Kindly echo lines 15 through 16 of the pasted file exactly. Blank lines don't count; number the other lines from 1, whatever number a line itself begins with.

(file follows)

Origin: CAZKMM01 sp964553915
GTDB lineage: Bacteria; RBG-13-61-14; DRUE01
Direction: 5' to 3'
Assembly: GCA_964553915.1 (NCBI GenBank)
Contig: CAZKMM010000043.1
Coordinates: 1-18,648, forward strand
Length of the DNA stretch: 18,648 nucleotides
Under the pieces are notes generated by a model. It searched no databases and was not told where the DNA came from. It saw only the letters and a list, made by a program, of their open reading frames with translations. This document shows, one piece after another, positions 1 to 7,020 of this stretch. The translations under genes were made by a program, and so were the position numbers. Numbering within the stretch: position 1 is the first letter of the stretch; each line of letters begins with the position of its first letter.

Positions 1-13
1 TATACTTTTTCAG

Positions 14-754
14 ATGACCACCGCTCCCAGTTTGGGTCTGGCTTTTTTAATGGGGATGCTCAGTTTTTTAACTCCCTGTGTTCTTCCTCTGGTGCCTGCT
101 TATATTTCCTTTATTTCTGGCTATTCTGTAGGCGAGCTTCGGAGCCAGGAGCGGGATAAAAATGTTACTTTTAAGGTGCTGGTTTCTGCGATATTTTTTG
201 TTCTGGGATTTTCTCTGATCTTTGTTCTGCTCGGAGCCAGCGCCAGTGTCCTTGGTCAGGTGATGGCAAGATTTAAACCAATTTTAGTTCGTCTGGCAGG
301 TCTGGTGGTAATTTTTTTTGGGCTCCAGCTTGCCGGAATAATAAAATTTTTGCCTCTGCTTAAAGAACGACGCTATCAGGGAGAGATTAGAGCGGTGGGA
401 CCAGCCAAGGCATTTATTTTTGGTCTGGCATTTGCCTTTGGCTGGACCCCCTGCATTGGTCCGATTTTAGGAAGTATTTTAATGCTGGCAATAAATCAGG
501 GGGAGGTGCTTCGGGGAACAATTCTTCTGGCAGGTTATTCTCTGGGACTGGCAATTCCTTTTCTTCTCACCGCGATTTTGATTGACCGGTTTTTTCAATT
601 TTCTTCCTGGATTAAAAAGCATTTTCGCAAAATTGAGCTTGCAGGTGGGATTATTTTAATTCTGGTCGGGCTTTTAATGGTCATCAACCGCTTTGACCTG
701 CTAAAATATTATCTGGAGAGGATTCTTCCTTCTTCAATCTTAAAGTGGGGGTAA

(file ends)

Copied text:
301 TCTGGTGGTAATTTTTTTTGGGCTCCAGCTTGCCGGAATAATAAAATTTTTGCCTCTGCTTAAAGAACGACGCTATCAGGGAGAGATTAGAGCGGTGGGA
401 CCAGCCAAGGCATTTATTTTTGGTCTGGCATTTGCCTTTGGCTGGACCCCCTGCATTGGTCCGATTTTAGGAAGTATTTTAATGCTGGCAATAAATCAGG